During the first seven months of the year, five new satellite launch vehicles from Europe, China, Russia and South Korea flew successfully for the first time. As impressive as that is, it was a mere opening act to a busy period that could see at least 20 additional launchers debut around the world.
Powered by 33 flights of SpaceX’s Falcon 9 booster, the United States leads all nations with 48 launch attempts through the first seven months of the year. The total is three short of the number of U.S. launches attempted last year, and far ahead of the 27 launches conducted by second place China through the end of July. The U.S. has conducted more launches than the 43 flights conducted by the rest of the world combined.
A number of notable flights were conducted. SpaceX launched two Crew Dragons to the International Space Station (ISS), including the first fully privately funded mission to the orbiting laboratory. United Launch Alliance (ULA) launched Boeing’s CST-100 Starship crew vehicle on an automated flight test to ISS, a crucial step before astronauts to fly on the spacecraft. Small satellite launch provider Rocket Lab conducted its first deep-space mission by sending a spacecraft the size of a microwave to the moon.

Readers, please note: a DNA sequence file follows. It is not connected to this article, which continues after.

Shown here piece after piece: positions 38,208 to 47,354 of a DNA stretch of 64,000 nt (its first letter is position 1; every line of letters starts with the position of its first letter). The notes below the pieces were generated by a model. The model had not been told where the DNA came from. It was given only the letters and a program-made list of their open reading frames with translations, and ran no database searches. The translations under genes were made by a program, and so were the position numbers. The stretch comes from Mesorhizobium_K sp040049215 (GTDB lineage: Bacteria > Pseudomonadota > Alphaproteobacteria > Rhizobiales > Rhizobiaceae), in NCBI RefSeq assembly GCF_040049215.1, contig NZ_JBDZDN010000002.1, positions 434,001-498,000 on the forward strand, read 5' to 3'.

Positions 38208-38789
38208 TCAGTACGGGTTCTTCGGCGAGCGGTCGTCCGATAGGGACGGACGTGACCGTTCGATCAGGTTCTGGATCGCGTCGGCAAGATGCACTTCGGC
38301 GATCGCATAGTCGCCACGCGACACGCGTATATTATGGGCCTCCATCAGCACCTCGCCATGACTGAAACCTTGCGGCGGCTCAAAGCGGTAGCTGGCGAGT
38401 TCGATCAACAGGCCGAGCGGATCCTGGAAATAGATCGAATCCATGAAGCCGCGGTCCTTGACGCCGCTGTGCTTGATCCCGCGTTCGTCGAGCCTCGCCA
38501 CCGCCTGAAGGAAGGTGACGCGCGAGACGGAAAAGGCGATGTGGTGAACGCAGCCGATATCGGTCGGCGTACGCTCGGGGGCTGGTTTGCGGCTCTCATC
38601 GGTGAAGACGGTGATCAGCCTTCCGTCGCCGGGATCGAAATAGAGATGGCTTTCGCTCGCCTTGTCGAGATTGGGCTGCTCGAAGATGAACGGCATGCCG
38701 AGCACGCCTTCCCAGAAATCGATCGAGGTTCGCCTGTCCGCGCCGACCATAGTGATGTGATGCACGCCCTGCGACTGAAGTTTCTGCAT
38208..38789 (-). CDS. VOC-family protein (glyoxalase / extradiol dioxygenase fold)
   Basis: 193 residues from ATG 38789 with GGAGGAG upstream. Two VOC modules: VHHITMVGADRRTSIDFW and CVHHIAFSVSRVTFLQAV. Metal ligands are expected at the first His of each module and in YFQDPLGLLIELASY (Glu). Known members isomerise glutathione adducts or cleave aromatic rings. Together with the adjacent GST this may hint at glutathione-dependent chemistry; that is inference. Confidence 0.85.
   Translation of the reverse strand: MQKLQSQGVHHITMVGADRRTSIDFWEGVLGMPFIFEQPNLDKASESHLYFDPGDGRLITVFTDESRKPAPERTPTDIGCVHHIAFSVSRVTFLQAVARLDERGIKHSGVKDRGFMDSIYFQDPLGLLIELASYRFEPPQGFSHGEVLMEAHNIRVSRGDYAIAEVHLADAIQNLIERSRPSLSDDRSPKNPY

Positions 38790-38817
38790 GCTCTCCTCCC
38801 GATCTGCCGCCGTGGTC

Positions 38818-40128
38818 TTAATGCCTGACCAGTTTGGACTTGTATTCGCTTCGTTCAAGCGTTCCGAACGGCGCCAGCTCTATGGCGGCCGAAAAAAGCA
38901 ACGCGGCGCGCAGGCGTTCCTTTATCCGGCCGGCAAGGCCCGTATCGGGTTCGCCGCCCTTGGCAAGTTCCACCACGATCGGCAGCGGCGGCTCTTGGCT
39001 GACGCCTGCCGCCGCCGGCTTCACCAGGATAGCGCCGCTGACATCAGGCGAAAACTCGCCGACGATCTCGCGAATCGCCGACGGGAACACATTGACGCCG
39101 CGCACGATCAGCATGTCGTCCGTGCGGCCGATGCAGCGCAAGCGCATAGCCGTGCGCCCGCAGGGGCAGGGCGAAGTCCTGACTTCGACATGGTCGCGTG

On Christmas Day 2021, an European Ariane 5 rocket roared off its launch pad in French Guiana with the most expensive payload the booster had ever carried, the $10 billion James Webb Space Telescope. The launcher performed perfectly, sending the most powerful space telescope on a journey to its final destination 1.5 million km (900 million miles) from Earth. The launch was so accurate that Webb should have sufficient propellant to perform science operations for much longer than its planned 10-year lifetime.
There was a collective sigh of relief among the European, American and Canadian scientists and engineers involved in the long-delayed program. It was a superb Christmas gift to a world suffering through the second year of the deadly COVID-19 pandemic.
It was a busy first half of 2022 that saw 77 orbital launches with 74 successes and three failures through the 182nd day of the year on July 1. At a rate of one launch every 2 days 8 hours 44 minutes, the world is on track to exceed the 146 launches conducted in 2021.